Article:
How does one teach the art of modeling?

It’s really hard for an OR analyst to do good OR modeling to solve real problems. First, the analyst needs to know a lot. He or she needs to know about the situation on the ground (the facts underlying the model and the data that will be available to support the model), the organizational background (who will use the model, and how much support their will be), and also needs to know a lot about OR models in general. Then the analyst needs to make careful choices in modeling, knowing full well that the mathematical model will not be “true” or “complete”. At best, the model will be useful. And this is just the start… So, how can we teach this difficult skill?

I think it is impossible to fully convey the art of modeling during lectures. Fortunately, we can teach classes that will be useful.

A commonly used method is to help students develop a repertoire of different models. One gives scenarios that are sophisticated word problems. “What is the best plan for manufacturing widgets over time at ABC widget factory, given the data in the spreadsheet?” This approach gives students a good sense for the types of models that they can develop and solve. Moreover, instructors use sensitivity analysis to give students a sense for how one can manipulate models to learn about the situation at hand.

Another approach is case-based. It is very similar to the first approach, except that the scenario is more subtle and complex.

But neither approach gives students a strong sense for structuring an unstructured problem. And it does not give a sense for the importance of making plausible assumptions that one may want to revisit later on.

Recently, I’ve been thinking about a different modeling approach that may be useful in class. It can be called “Back-of-the-envelope spreadsheet modeling.” (Please forgive the mixed metaphor.) The goal is to take a large open-ended problem, and then guide the students to come up with useful analysis. It would be best if the question asked was inherently interesting. “Should AIDS testing be required of all married couples?” “Should clean needles be provided to addicts?” The discussion in class is the key aspect, and so it would not be acceptable for someone to look up a paper on the web and just repeat its conclusions.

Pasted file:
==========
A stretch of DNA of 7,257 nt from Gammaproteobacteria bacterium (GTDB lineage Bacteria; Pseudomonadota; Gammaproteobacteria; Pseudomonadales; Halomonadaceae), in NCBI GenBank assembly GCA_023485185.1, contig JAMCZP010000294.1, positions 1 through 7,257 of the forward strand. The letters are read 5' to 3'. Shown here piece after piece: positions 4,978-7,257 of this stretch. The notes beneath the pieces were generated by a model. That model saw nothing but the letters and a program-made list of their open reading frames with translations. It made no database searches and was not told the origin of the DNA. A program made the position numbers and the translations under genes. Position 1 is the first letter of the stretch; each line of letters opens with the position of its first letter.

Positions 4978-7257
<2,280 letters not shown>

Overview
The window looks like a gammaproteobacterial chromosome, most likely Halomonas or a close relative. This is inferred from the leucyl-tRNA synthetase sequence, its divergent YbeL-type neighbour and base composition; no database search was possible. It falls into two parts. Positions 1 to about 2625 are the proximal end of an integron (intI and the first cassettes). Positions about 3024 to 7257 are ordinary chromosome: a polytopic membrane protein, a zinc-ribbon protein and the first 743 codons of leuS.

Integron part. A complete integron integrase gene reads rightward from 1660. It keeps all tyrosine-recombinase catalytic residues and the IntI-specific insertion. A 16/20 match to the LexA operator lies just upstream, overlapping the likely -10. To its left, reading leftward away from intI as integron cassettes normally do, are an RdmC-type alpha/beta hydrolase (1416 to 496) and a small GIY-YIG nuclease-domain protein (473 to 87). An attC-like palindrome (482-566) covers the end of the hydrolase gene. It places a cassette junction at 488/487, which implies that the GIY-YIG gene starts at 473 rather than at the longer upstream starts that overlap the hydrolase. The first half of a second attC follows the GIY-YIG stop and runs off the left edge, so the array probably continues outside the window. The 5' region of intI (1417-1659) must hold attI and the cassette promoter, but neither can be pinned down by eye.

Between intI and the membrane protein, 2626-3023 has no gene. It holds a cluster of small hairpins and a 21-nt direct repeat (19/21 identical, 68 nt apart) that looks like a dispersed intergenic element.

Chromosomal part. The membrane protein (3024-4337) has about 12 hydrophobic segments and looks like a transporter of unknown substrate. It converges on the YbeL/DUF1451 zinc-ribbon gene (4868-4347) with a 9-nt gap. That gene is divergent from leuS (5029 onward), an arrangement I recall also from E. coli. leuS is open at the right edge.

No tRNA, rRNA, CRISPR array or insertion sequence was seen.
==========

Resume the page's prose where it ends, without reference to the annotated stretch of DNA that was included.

I’d be very interested in knowing whether it has been used in OR classes, and how to make it work. Please let me know.  I’ll try to come up with some workable examples in future posts, either ones that I find or are sent to me or ones that I develop.

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2 Responses to “How does one teach the art of modeling?”

  1. Larry (IEOR Tools) Says:

    Jim, I took a course for my MS in Operations Research at SMU taught by Dr. Dick Barr. The course was called Optimization Models for Decision Support.

    http://faculty.smu.edu/barr/models/

    This class was a case-study approach using OR methods to create and model decisions. The most useful class in OR I have taken to date. The class mimics almost exactly what you are describing. I would be Dick Barr would love to talk shop with you on this subject. Dick Barr is the Engineering Managment and Information Systems department head at SMU. He is also active in the Dallas INFORMS chapter.

    Create topic of discussion by the way. Exactly what I’m trying to do in my blog.

  2. Matt B Says:

    Jim, you should also look at Steve Powell and Robert Batt’s text Modeling for Insight.

    http://mba.tuck.dartmouth.edu/pages/faculty/steve.powell/modelingforinsight/

    I believe his problems (and approach) very closely mirrors what you are advocating. He has written several related Interfaces articles you might enjoy. Steve Pollock has also taken a similar approach in a graduate modeling course at Michigan.

    http://www-personal.umich.edu/~pollock/IOE640/

    They both advocate teaching OR modeling as done in an art studio where the focus is not on finding the “answer.” Students focus on creating and discerning between “good” and “bad” models. I have tried to implement some of these approaches at the undergraduate level within a decision sciences course. It has gone well, but you have to be willing to sacrifice topics. Ideally an additional course would be offered solely on business modeling.

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